- Lawmakers gathered in Iran’s parliament building on Wednesday to express their anger at the US leaving the Iran deal.
- President Donald Trump removed the US from the accord the night before, and attacked Iran’s “long reign of terror and chaos.”
- Around 20 lawmakers set fire to a paper US flag and a copy of the deal. They chanted “death to America,” the traditional anti-US slogan in Iran
- European governments want to salvage the deal, and Iran said it will continue to comply for now.
Members of Iran’s parliament set fire to a US flag and chanted “death to America” after Donald Trump pulled out of the Iran nuclear deal.
Around 20 lawmakers gathered in the chamber early on Wednesday, the morning after Trump pulled out of the deal and attacked their government’s “long reign of chaos and terror.
The hardline lawmakers, including at least one Shiite Muslim religious leader, chanted “Death to America,” the traditional anti-US slogan in Iran, as they set the paper flag on fire.
Here is a video clip of the burning:
A number of Iranian MPs set the American flag & the #JCPOA on fire on the floor of #Iran's parliament while shouting "Down with America." The speaker of the parliament Ali Larijani jokes, "It doesn't [want] to catch on fire either!" #IranDeal pic.twitter.com/9ODlzBmyi5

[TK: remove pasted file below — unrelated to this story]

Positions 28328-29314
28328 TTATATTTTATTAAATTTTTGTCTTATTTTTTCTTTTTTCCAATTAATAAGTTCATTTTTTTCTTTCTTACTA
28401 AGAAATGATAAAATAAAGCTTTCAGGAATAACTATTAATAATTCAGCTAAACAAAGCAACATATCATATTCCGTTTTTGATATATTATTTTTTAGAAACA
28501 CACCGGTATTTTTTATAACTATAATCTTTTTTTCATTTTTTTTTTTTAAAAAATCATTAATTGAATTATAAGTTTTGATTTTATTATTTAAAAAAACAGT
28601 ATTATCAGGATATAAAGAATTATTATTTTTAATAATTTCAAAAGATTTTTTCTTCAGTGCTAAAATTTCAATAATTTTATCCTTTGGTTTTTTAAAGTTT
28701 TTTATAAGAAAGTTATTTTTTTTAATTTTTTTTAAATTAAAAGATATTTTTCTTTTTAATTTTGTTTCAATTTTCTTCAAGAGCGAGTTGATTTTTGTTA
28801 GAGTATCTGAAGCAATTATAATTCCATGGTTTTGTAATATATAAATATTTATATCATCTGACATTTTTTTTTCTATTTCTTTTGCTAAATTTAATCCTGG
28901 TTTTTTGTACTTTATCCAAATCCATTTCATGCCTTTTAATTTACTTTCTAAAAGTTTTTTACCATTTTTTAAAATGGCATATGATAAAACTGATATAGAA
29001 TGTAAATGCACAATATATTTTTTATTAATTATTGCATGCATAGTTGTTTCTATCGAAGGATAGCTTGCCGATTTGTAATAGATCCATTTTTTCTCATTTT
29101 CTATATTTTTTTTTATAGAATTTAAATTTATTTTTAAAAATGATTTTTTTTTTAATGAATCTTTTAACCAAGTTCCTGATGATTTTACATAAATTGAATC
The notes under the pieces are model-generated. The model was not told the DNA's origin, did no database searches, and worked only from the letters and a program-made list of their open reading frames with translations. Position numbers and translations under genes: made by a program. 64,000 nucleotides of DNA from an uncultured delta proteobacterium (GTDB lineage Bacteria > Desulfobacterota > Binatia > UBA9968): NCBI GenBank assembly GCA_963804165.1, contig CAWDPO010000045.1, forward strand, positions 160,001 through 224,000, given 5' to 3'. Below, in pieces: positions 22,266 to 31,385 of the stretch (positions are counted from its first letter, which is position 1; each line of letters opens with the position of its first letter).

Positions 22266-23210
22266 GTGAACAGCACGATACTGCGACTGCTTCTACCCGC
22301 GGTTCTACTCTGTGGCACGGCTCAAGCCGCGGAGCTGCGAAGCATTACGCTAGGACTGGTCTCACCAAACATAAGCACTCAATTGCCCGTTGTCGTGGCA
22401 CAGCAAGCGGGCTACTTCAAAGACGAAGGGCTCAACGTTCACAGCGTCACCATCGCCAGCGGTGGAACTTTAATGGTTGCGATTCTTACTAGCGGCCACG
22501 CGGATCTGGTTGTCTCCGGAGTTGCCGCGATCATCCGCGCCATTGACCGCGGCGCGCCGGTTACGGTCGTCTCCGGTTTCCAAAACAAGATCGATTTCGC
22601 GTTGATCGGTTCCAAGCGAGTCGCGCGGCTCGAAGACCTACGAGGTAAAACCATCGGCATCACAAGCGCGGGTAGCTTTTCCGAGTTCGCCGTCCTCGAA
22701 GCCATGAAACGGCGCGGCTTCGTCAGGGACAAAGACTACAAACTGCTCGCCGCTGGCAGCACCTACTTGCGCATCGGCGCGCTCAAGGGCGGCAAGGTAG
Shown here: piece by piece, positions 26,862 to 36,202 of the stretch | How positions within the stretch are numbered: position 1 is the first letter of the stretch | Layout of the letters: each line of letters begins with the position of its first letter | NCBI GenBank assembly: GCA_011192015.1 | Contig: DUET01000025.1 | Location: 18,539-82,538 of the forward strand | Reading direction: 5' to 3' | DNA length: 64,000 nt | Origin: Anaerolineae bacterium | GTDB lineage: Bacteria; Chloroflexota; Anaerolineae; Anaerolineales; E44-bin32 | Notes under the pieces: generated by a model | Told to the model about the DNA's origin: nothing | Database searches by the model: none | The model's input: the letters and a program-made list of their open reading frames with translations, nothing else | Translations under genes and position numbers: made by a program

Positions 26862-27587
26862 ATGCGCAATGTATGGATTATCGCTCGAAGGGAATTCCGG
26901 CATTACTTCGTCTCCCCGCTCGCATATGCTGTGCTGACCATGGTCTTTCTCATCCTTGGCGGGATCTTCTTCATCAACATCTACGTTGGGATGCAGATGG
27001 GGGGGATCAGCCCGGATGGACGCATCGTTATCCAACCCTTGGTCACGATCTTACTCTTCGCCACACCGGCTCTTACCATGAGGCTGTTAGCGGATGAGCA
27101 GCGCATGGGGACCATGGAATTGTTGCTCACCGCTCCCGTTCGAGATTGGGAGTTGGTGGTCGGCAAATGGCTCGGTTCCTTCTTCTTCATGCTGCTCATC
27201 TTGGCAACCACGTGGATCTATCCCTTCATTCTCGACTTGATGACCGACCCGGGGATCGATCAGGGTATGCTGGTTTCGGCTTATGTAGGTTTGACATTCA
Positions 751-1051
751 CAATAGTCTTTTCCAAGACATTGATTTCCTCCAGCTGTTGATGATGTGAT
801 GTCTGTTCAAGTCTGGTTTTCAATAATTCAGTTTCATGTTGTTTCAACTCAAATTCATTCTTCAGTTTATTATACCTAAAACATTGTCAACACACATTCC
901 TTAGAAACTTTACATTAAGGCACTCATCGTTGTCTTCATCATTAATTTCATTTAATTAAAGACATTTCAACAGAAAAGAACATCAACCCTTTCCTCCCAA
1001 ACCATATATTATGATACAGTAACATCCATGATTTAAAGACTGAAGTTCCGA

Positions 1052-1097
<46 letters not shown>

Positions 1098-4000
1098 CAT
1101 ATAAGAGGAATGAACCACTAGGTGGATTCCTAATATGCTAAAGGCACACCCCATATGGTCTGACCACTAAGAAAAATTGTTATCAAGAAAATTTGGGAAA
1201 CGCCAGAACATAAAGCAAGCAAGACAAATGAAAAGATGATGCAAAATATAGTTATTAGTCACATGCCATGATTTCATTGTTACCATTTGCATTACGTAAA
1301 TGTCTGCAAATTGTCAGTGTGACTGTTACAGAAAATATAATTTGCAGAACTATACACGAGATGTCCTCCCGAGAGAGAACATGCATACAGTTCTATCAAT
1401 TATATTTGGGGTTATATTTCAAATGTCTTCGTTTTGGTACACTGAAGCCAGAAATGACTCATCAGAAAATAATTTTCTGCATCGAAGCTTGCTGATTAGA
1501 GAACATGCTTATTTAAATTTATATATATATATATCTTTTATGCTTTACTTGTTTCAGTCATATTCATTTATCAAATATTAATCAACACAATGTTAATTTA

— Reza H. Akbari (@rezahakbari) May 9, 2018
They also burned a copy of the Iran deal, formally known as the Joint Comprehensive Plan of Action. After the papers had finished burning, the lawmakers stamped on their ashes.
Flag-burning and other displays of anti-US sentiment are common in Iran, but rarely make it inside the formal corridors of power in so visceral a form.
Trump made a long television address on Tuesday afternoon explaining his decision to ditch the deal, which he described as “rotten and decaying.”
US allies, including France, Germany, and the United Kingdom, said publicly that they disagreed with Trump’s assessment and would continue to uphold the deal.
France, Germany, and the UK regret the U.S. decision to leave the JCPOA. The nuclear non-proliferation regime is at stake.
— Emmanuel Macron (@EmmanuelMacron) May 8, 2018
Hassan Rouhani, Iran’s president, said that the country will continue to abide by the deal for now.
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